Can Wockhardt-DRL deal for Rs 1,850 crore bring DRL to limelight. The inside details.
Wockhardt-DRL deal-This week the large transaction and a significant one in pharma space in the country has been Wockhardt selling its Baddi unit as well as 62 brands to Dr Reddy’s Laboratories for Rs 1,850 crore.
Habil Khorakiwala said, “It is an important transaction for us for several reasons. One is we are very comfortable in terms of cash flow and liquidity management with this transaction going forward. I feel the organisation should sit on cash which will help long term and medium-term investment required for growth and research. The second important aspect is that what we have divested is primary acute care business and what we have retained in the domestic market is fundamentally a chronic care business. Overall on a consolidated basis, it is only 15 percent of our total revenue what we have divested. We want to propel the organisation into relatively high growth areas.”
When asked about Wockhardt’s global footprint Murtaza Khorakiwala said, “We are moving into a higher area of growth, so if we look at next year, I believe that we are in the process of finalising the annual plans for the next year 2021. Our revenue and EBITDA that we have for the next year will be much higher than the revenue and EBITDA that we have for this year in spite of the divestment.”
He further added, “There are 2-3 important drivers of growth which I would like to just share. We see very good momentum in our biosimilar business in the next 2-3 years down the road in the ROW and the emerging markets so that will be a good driver of growth in the next year. Additionally, our pharma business, generic business is the UK and US will have the positive double-digit growth that we plan. In the UK we are among the top 5 generic companies in the UK, so we have a good leadership position in the UK. In the US we have a large number of new products that we are introducing from our third party strategy.”
Talking about tax impact on deal and how this Rs 1,850 crore fund will be used Murtaza Khorakiwala said, “We have early estimates of the tax liabilities of about Rs 200 crore so out of the Rs 1,850 crore Rs 200 crore will go into that. So Rs 1,650 crore that is there and then we have a regular debt repayment schedule. So on an annualized basis, our debt repayment is about Rs 700-800 crore so that will be repaid from the current Rs 1,650 crore that is there.”
He further added, “A little bit of the initial cash will be used for working capital and getting the operational back on the fully optimal basis – that is an immediate requirement. There is a huge biosimilar opportunity that is emerging in the US for our insulin portfolio which Glargine, analogues and some of the differentiated portfolio and there is a total change in the US regulatory ruling in the last few months. As a result of that the biosimilar products that required a huge investment of about USD 50 million earlier, now the investment requirement is close to around USD 10 million and we have 3-4 products in that area where if we take it up one by one it can create a very nice portfolio of our biosimilar portfolio.”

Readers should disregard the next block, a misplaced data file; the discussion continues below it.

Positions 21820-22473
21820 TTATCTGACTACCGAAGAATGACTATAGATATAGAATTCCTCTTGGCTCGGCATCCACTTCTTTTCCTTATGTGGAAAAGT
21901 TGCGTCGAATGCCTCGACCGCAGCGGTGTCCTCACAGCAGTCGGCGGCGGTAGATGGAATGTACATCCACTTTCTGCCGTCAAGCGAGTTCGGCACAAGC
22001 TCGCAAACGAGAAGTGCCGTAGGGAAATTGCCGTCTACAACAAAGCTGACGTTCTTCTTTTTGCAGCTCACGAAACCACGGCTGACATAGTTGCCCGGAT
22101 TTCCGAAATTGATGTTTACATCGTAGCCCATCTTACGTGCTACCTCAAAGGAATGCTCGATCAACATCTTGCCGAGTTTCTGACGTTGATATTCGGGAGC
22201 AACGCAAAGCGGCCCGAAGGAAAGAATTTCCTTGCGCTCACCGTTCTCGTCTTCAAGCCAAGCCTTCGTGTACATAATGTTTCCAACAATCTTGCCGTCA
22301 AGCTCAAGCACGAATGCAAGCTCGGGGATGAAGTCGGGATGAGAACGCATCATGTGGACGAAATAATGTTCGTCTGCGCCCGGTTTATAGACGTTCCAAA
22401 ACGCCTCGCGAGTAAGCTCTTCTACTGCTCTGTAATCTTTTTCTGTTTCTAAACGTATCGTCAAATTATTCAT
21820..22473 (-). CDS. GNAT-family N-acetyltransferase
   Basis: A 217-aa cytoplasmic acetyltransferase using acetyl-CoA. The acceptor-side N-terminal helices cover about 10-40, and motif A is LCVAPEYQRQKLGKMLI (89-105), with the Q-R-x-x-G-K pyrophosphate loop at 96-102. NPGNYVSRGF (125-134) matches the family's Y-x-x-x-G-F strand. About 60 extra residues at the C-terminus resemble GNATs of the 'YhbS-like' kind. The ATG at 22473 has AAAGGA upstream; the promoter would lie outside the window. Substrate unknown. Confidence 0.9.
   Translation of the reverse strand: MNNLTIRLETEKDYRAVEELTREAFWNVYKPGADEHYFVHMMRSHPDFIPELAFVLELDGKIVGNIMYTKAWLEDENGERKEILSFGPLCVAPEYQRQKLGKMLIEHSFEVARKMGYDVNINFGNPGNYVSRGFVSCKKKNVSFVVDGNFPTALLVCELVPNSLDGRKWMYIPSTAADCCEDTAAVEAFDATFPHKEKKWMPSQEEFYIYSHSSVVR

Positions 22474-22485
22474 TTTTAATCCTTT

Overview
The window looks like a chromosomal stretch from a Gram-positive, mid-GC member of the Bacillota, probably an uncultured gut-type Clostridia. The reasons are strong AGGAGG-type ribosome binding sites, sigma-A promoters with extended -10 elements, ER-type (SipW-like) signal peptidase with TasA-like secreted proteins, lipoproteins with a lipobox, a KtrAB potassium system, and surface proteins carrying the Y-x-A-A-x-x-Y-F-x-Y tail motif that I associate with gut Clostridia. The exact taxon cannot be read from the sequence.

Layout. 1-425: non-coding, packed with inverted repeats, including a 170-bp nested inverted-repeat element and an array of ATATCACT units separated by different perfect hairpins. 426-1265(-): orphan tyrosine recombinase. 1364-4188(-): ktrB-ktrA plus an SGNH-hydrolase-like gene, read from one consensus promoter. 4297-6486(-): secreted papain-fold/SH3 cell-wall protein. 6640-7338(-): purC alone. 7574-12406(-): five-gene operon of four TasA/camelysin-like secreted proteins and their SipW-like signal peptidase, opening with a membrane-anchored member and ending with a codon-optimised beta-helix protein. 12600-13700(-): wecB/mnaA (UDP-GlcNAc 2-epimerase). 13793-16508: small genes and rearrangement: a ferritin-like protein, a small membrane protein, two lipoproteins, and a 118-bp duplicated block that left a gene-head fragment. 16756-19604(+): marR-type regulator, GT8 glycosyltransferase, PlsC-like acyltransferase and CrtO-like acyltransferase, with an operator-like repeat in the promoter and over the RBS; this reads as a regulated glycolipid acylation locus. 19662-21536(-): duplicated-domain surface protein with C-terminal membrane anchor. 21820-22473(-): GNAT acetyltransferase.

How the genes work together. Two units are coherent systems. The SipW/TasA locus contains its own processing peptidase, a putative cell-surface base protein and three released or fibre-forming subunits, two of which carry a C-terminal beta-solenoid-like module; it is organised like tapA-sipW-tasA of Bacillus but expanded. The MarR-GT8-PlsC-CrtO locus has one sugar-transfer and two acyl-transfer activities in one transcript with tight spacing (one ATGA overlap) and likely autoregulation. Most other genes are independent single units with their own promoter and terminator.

While talking about pharma’s wish list from the government Habil Khorakiwala said, “I had a meeting with the Prime Minister about a few weeks back and one of the agenda of the Prime Minister was to propel export and grow growth of the Indian industry and one of the thought which we shared with him and I think that is very important is Indian pharma industry has been very competitive. How do you remain competitive, one of the important aspects is that we have to create an enabling environment for research and development (R&D). The tax incentive which was given is withdrawn, so the government needs to look at it very carefully. But equally important or even more important is the regulatory mechanism of a new science – our regulatory approach is not very enabling for research and development and that is a major change India should bring about to allow innovation in research and development to flourish in India. Indian industry will compete well.”
used to rely heavily on exports markets, especially distributor-led markets like US and Europe. The drug maker allotted much of its capital on those markets, where entry barriers are high due to stringent regulatory expectations.
But once it got a foothold, Dr Reddy’s reaped rich dividends as these markets follow generic substitution model, where it doesn’t require huge investments on branding, promotion and distribution.